Letter to the Editor

Coronary Restenosis and Contact Allergy to Stent Material

Cecilia Svedman, MD, PhD*, Halvor Möller, MD, PhD*, Carl Gunnar Gustavsson, MD, PhD§, Magnus Bruze, MD, PhD*
Cecilia Svedman, MD, PhD*, Halvor Möller, MD, PhD*, Carl Gunnar Gustavsson, MD, PhD§, Magnus Bruze, MD, PhD*
RE: Halwani DO, et al, In-vivo corrosion and local release of metallic ions from vascular stents into surrounding tissue. J Invasive Cardiol 2010;22:528–535.

Dear Editor,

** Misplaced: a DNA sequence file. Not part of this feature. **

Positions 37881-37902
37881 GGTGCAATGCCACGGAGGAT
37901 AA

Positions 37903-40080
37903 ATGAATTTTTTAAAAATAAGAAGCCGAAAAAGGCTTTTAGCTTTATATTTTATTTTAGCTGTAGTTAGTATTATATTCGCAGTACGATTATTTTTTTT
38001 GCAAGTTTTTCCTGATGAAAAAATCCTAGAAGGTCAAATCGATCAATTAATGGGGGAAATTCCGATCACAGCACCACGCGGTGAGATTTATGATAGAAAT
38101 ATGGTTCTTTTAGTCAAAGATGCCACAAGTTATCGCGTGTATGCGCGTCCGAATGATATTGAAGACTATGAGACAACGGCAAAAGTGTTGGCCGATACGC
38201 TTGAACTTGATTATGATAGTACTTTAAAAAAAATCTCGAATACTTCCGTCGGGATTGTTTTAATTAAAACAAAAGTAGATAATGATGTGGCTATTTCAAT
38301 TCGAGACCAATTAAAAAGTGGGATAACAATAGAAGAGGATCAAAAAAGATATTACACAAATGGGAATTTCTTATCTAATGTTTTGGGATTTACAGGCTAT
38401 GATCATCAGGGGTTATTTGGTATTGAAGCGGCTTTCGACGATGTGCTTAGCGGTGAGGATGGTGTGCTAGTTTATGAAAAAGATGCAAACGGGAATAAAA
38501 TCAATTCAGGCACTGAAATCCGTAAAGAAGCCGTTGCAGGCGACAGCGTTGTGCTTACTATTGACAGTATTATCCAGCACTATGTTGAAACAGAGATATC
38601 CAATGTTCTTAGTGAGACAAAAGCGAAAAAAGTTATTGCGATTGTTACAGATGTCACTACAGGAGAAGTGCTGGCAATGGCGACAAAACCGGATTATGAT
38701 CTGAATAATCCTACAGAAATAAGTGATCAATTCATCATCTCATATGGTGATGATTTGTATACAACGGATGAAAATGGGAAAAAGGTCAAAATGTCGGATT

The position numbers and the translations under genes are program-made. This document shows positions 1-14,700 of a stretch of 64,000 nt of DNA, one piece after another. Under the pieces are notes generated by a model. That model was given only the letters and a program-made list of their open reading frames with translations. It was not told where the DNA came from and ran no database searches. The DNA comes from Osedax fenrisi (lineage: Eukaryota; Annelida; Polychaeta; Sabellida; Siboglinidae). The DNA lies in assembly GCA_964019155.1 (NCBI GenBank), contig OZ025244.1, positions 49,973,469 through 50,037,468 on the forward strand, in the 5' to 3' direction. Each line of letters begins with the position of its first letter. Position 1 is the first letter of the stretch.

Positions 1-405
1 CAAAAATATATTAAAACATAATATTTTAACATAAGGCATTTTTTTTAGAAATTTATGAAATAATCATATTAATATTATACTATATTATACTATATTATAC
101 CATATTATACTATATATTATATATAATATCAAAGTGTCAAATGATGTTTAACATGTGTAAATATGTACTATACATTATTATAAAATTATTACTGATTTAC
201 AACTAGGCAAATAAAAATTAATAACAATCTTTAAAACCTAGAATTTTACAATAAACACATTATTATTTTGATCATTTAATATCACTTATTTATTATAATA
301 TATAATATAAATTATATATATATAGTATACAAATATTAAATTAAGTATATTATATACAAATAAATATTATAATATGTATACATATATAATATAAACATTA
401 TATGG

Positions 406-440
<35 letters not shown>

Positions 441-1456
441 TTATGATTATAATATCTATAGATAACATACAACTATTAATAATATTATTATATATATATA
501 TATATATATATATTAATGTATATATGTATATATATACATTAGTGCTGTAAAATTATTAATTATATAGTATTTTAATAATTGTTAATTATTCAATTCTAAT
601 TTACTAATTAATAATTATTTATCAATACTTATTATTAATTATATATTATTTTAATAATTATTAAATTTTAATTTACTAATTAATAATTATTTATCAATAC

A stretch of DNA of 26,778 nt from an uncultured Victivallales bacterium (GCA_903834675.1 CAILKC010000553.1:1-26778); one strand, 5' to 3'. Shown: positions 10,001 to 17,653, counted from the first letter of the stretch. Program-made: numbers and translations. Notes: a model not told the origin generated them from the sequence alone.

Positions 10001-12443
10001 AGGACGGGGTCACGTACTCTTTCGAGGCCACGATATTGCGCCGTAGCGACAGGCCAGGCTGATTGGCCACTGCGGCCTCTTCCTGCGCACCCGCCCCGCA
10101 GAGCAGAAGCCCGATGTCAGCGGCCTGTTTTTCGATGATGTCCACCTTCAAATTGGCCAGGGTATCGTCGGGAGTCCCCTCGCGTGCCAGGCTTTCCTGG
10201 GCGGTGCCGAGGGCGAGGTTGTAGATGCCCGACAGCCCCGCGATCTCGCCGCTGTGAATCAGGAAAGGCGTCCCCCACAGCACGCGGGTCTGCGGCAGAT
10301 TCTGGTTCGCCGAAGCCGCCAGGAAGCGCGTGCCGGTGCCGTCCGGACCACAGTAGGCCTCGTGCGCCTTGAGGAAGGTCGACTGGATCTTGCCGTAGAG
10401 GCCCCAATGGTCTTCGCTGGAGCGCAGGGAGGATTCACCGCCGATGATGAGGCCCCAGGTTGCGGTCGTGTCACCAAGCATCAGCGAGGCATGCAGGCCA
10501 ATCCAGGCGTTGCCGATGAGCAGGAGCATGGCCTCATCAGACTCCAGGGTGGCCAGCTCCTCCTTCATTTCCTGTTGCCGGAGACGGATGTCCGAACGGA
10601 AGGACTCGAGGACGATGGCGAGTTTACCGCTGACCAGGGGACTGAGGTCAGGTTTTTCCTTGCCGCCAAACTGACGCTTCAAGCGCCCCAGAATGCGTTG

In the article by Halwani et al, the interesting finding of transfer of heavy metal ions from stents into surrounding tissue is discussed due to the finding of the metal as such in vessels retrieved from patients with stents. In the article, the possible effect on inflammation and in-stent restenosis (ISR) is described. The already published finding that gold-coated stents have been associated with a considerable increase in the risk of ISR1 and the putative effect of defects in the coating with the formation of galvanic elements and increased corrosion due to this are also discussed. In a large retrospective study in Sweden published in the British Journal of Dermatology in 20072 and in Contact Dermatitis in 2009,3 484 patients stented with NIR stents (Boston Scientific Corp., Natick, Massachusetts) either without (NIR stents) or with gold coating (NIR Royal stents) were studied. The patients were asked to complete a questionnaire regarding their exposure to metals and their cardiac symptoms. Blood samples for analysis of gold were taken and the patients were then patch-tested to diagnose contact allergy. The patients had already been evaluated for restenosis by cardiologists (with no knowledge of the planned study). The two patient groups (stented with NIR stents and NIR Royal stents, respectively) were compared with each other and with a control group of sex- and aged-matched patients attending the department of dermatology for dermatitis. The aim was to confirm previous findings4,5 that there was an increased risk of restenosis in gold stents and our previous findings6 of a high prevalence of contact allergy to gold in patients with gold stents. Another aim was to investigate a possible correlation between gold stents, contact allergy to gold and restenosis. The study did confirm that patients with gold stents run a higher risk of restenosis, and in the gold-stented patients a significantly higher frequency of contact allergy to gold compared to the control population (p 3 In patients stented with NIR Royal stents, we found a five-fold increased concentration of gold in blood compared to the patients stented with NIR stents,7 indicating a release of gold to the surrounding area from the stent. Regarding other stent materials (such as nickel, molybdenum, etc.), we found no significant correlation with contact allergy, although this has previously been reported in small materials.8 How then can there be a correlation between contact allergy to a metal and restenosis? Gold as a salt has been used to treat patients with rheumatoid arthritis, and it is well known that if the patient has a contact allergy to gold there may be systemic effects when exposed to gold in injections (fever and cytokine release).9 It is further known that gold as dental implants may give rise to local reactions known as lichenoid reactions around the material in the gingival.10 A metal can only give rise to a contact allergy in an ionized state, but we know that gold does corrode and form ions in contact with thiol groups, for instance.11,12 These facts and our findings, we think, can explain that gold implants give rise to ions, possibly even more through the formation of galvanic elements due to mechanical damage to the surfaces in the stent in place. This increases the gold concentration locally as well as in blood, leading to a sensitization (if the patient has not been previously sensitized13 through dental material, for example) and further, through continuous release of ions, the elicitation of a contact allergic reaction in the shape of an “endothelitis” within the vessel where the stent is located.3 Contact allergy may thus, especially for metals known to have a large potential to form ions and induce contact allergy, be part of the explanation for restenosis in the stent area. As stent materials are constantly changing due to increasing needs for good biocompatibility and other desirable properties such as good visibility, it will be very difficult to perform a proper risk assessment in a prospective study with, for example, stainless steel stents to see if these also emit ions in amounts sufficient to induce contact allergy and possibly elicit a local reaction, an “endothelitis.” This ideal risk assessment seem difficult to perform, but perhaps the issue should be considered when choosing new stent materials so that care is taken to find materials where we do have some knowledge on how they perform as contact allergens. Cecilia Svedman, MD, PhD*, Halvor Möller, MD, PhD*, Carl Gunnar Gustavsson, MD, PhD§, Magnus Bruze, MD, PhD*